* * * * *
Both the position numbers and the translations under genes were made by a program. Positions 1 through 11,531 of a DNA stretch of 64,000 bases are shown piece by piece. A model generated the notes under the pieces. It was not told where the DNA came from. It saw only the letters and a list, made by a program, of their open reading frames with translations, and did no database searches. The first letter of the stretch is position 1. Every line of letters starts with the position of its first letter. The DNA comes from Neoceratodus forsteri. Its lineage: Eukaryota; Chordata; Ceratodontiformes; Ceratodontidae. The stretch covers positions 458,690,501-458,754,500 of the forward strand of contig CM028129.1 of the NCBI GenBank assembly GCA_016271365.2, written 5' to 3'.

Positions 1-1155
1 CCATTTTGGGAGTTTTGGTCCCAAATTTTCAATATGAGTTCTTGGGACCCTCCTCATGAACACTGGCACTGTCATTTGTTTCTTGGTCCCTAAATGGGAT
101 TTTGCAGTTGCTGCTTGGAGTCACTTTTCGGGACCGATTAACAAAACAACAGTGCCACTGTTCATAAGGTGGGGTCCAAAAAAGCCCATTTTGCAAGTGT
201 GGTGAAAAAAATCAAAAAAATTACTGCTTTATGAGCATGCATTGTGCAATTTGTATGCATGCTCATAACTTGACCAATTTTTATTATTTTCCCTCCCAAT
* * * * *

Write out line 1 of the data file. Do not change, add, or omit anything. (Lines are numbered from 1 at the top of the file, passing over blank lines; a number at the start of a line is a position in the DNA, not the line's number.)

Both the position numbers and the translations under genes were made by a program. Positions 1 through 11,531 of a DNA stretch of 64,000 bases are shown piece by piece. A model generated the notes under the pieces. It was not told where the DNA came from. It saw only the letters and a list, made by a program, of their open reading frames with translations, and did no database searches. The first letter of the stretch is position 1. Every line of letters starts with the position of its first letter. The DNA comes from Neoceratodus forsteri. Its lineage: Eukaryota; Chordata; Ceratodontiformes; Ceratodontidae. The stretch covers positions 458,690,501-458,754,500 of the forward strand of contig CM028129.1 of the NCBI GenBank assembly GCA_016271365.2, written 5' to 3'.